Cezanne first began painting at the Bibemus Quarry in 1895, storing his supplies in a rustic cabin there. Despite the growth of bushes and trees, the quarry — built by Romans but abandoned by Cezanne’s time — remains pretty much as it was in the 1890s. Elderfield found that the deeper the quarry was mined, the older the rocks the quarrymen reached. “When he set his easel there, Cezanne, with his knowledge of geology and his love of seclusion in his later years, may well have imagined himself having traveled down into a distant past: he worked there in deep silence, except for the buzzing of cicadas and some echoing distant sounds.” He continued to paint at the location for the rest of his life, enjoying the seclusion.
Elderfield also visited Chateau Noir, a manor house where Cezanne rented a room to store his painting supplies. In nearby grottoes Marion had discovered primitive tools and prehistoric animal and human remains, including evidence of cannibalism. The hilly terrain, Elderfield found, was difficult; he had to clamber over clumps of grass and patches of clay. “I am not surprised that Cezanne is said to have gone on hands and knees for parts of it.”
There has been no shortage of Cezanne exhibits at PUAM, with this one being the third in five years. In 2018 an exhibition of landscapes focused on works in paper in the museum’s collection, and in 2015 “Cezanne and the Modern” focused on the post-Impressionist “Father” of modern painting’s influence on the development of modern art. Indeed, the museum’s website lists 40 Cezannes in its collection, although the works for this exhibition were borrowed from other museums and institutions.
As can be seen here, Cezanne reduced the visible world into basic, underlying shapes, and his faceted brushstrokes reconstructed nature through painterly forms. Picasso declared Cézanne “my one and only master,” and Matisse called him “father to us all.”
Born to a wealthy banker in Aix-en-Provence, Cezanne was a close childhood friend of the novelist, playwright, and essayist Emile Zola. To comply with his father’s wishes, Cezanne attended law school at the University of Aix, but working with his hands suited him more than working as a lawyer. (The family did not approve of Cezanne’s marriage to Hortense Fiquet, with whom he had a child, either.) Encouraged by Zola, Cezanne moved to Paris to pursue his artistic passions. He hooked up with Camille Pissarro, August Renoir, Edouard Manet, Claude Monet, and Alfred Sisley, and was included in Impressionist exhibitions in 1874 and 1877.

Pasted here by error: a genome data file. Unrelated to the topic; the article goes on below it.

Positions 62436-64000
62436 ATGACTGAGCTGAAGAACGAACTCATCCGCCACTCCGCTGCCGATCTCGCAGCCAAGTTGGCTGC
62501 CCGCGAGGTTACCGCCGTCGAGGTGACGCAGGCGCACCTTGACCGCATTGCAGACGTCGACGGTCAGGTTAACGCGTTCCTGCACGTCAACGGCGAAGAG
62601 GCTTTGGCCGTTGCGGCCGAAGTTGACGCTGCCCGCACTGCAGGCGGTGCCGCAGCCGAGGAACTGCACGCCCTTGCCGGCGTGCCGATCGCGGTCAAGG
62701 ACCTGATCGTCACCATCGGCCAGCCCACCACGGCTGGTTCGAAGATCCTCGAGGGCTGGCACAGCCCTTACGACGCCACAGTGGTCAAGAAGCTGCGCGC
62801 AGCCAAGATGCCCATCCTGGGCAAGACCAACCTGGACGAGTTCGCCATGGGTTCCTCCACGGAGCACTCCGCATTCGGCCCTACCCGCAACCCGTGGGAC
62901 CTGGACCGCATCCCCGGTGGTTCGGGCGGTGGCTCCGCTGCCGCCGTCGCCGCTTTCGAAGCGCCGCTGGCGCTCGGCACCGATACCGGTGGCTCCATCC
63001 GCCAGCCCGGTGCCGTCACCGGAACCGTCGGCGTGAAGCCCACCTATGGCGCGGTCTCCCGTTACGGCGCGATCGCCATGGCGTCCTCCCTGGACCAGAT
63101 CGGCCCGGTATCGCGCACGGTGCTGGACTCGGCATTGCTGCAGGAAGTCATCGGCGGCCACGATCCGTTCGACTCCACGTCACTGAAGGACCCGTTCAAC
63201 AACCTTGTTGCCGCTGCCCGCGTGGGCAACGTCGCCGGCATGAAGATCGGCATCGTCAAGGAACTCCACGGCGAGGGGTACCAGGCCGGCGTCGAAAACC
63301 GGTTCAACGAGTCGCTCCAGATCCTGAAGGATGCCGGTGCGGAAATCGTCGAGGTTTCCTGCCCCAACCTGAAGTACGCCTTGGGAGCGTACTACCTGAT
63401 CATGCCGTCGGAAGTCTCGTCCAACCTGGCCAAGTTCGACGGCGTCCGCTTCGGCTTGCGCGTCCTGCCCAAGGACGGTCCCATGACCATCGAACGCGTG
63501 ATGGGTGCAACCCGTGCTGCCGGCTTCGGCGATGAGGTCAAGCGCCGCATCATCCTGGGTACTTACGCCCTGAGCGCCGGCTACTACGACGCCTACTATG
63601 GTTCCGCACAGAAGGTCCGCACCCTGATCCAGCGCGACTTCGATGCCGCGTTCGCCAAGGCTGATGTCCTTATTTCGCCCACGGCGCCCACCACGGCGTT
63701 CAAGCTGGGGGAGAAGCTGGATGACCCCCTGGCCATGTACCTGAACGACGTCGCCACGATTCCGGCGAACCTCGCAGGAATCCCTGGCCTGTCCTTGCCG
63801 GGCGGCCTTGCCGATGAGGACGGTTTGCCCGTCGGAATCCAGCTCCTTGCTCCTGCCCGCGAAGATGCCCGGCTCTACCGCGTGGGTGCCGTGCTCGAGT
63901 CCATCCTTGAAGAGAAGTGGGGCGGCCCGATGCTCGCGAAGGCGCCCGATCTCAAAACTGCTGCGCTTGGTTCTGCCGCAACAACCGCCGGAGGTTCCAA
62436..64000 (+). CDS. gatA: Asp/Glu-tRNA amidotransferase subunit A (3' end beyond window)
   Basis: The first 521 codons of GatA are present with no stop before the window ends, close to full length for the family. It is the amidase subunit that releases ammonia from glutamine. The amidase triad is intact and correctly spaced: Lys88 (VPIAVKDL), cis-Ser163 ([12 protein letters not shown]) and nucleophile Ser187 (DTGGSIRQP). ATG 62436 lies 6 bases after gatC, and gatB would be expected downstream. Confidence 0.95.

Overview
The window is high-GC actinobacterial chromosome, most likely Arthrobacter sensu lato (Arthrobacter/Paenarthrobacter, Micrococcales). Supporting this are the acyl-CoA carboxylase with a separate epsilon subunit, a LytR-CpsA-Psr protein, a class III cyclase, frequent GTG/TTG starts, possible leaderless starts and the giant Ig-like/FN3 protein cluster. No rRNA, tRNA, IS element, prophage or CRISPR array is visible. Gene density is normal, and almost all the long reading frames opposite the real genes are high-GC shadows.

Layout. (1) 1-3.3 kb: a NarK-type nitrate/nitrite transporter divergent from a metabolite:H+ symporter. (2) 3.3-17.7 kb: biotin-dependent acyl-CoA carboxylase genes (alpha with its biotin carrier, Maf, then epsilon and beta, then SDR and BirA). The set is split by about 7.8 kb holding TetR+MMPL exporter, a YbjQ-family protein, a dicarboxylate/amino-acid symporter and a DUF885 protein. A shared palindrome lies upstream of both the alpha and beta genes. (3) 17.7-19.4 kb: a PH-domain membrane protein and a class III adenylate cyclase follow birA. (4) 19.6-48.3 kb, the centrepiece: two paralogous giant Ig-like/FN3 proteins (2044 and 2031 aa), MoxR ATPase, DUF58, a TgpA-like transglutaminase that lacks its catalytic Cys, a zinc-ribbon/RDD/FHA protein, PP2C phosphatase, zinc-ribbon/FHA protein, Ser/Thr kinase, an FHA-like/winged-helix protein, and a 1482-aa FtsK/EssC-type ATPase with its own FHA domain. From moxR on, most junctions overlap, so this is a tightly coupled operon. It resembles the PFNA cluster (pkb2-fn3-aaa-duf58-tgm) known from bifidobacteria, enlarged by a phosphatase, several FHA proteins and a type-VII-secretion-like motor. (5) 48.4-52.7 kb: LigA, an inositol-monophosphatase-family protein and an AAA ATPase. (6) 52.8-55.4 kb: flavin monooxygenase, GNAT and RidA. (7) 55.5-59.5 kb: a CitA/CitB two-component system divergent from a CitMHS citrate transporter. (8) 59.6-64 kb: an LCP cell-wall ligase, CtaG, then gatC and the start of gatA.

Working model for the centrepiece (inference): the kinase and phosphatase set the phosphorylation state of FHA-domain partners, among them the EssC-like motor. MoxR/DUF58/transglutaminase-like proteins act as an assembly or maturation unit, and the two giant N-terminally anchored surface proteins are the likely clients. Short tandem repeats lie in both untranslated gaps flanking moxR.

Wielding his palette knife to apply thick paint strokes, Cezanne was seen as a rough-hewn maverick, brash and unkempt, who flouted the artistic and critical establishments. He used the still life to forge his artistic identity as a path breaker, but his still lifes were also landscapes: the table becomes the land, the fruits and bowls are mountains, and a draped tablecloth is a reflective sea. Cezanne believed inanimate objects had lives. The brush strokes were intentionally visible because he wanted to underscore that these were paintings, not attempts to imitate the real thing.
Some viewers say they see human faces, mouths, or eyes in Cezanne’s rocks and draperies. “I want to propose that these were likely effected with the help of instincts and intuitions of which the artist was not necessarily conscious,” writes Elderfield in the exhibition catalog. “I would go further to say it is highly unlikely he was fully, deliberately conscious of many such intimations that are to be found in his art.”
Elderfield quotes Samuel Beckett: “What a relief … after all the anthropomorphized landscape. Cezanne seems to have been the first to see landscape and state it as material of a strictly peculiar order, incommensurable with all human expressions whatsoever.”
Cezanne was interested in creating a harmony parallel to nature, noted Terry Winters in his conversation with Elderfield. It was not a representation of nature, but a re-enactment.
“The landscape thinks itself in me, and I am its consciousness,” Cezanne is quoted as saying.
Cezanne: The Rock and Quarry Paintings, Princeton University Art Museum. artmuseum.princeton.edu